At Least 8 Dead as Suicide Bombing Targets U.S. Convoy in Kabul

A damaged U.S. military vehicle is seen at the site of a suicide bomb attack in Kabul, Afghanistan May 3, 2017 Mirwais Harooni/Reuters

A suicide bombing has killed at least eight civilians and injured 28 people—including three American soldiers—close to the U.S. embassy in the Afghan capital of Kabul.

A car bomb struck a convoy of armored personnel carriers used by NATO's Resolute Support Mission as it moved through morning rush-hour traffic, Reuters reported. Afghan health officials reported that at least 25 civilians were wounded in the explosion.

NATO spokesman U.S. Navy Captain Bill Salvin confirmed the injuries to three soldiers. He added that the force's armoured carriers had been able to return to base having withstood the force of the explosion, according to the Associated Press.

Read More: U.S. Army Will Send 1,500 Troops To Afghanistan For Summer 2017

Health Ministry Spokesman Wahid Majrouh told Al-Jazeera the injured had been moved to two nearby hospitals and that a number were in critical condition. Several of those wounded in the attack are believed to be members of Afghanistan's National Directorate of Security, the country's intelligence service.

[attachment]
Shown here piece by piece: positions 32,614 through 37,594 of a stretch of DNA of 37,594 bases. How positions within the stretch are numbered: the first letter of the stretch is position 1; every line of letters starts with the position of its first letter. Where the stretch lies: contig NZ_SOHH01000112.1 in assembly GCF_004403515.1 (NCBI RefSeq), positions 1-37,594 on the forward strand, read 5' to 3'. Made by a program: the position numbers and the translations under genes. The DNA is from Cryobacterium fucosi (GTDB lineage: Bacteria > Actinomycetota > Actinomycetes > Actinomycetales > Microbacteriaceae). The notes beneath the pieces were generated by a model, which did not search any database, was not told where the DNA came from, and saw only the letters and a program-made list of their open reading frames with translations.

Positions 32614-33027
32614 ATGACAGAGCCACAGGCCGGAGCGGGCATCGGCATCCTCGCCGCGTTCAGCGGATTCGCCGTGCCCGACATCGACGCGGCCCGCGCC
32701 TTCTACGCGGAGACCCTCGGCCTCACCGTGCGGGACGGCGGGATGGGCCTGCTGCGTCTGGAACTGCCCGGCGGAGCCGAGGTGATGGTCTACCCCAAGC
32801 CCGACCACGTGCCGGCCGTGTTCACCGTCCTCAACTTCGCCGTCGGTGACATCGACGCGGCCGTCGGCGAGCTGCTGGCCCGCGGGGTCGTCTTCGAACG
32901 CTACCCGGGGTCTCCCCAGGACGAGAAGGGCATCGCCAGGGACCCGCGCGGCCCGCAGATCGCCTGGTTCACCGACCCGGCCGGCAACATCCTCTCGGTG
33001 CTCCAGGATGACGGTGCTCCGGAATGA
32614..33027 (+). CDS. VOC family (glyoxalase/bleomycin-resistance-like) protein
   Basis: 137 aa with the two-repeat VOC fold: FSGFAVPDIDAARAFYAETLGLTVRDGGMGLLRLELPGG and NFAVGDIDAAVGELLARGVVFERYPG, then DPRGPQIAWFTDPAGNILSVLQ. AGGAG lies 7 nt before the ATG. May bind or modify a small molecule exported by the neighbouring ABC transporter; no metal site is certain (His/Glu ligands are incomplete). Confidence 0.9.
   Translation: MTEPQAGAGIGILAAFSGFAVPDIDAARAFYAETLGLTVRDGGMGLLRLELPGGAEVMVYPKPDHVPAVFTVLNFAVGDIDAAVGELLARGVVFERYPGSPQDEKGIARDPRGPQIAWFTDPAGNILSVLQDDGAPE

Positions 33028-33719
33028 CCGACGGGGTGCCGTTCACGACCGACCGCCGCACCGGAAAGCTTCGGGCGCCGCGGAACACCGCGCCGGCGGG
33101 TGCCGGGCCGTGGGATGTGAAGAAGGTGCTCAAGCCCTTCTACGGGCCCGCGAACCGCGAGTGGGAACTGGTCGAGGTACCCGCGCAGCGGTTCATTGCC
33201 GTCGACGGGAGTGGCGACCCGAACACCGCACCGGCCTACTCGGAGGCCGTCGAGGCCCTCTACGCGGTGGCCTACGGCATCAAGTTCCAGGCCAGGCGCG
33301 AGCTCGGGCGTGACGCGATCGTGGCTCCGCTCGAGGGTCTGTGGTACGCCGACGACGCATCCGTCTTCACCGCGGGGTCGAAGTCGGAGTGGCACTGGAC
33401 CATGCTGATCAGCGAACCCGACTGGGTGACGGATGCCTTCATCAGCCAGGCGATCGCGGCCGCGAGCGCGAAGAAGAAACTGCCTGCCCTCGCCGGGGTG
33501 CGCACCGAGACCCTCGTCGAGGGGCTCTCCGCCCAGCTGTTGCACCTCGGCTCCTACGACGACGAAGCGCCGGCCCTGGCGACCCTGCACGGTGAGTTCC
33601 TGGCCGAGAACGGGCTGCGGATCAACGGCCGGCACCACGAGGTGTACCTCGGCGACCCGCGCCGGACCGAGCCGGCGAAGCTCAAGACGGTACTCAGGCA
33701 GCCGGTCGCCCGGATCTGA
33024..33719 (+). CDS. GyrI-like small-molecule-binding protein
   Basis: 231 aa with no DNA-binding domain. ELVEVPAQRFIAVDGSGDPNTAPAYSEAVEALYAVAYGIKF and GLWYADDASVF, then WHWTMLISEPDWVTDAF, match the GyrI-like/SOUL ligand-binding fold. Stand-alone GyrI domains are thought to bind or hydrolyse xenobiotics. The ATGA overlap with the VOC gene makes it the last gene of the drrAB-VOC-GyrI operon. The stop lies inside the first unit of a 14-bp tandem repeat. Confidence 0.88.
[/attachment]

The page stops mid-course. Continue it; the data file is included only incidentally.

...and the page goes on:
No individual group has claimed responsibility for the car bombing but it follows the announcement by the Taliban that it would resume its targeting of NATO forces in a spring offensive launched last week.

On 26 April the U.S. Army announced it would deploy a further 1,500 soldiers to Afghanistan in the coming months to counter attacks by the the Taliban and a burgeoning affiliate to the Islamic State militant group (ISIS) in the country.

The Army's Public Affairs office said that soldiers from the 1st Brigade Combat Team, 82nd Airborne Division, would be sent to Afghanistan this over a five week period.

The U.S. currently has 8,500 military personnel to "advise, train and assist missions, including counter terrorism and air support" for local security forces, according to the U.S. Naval Institute.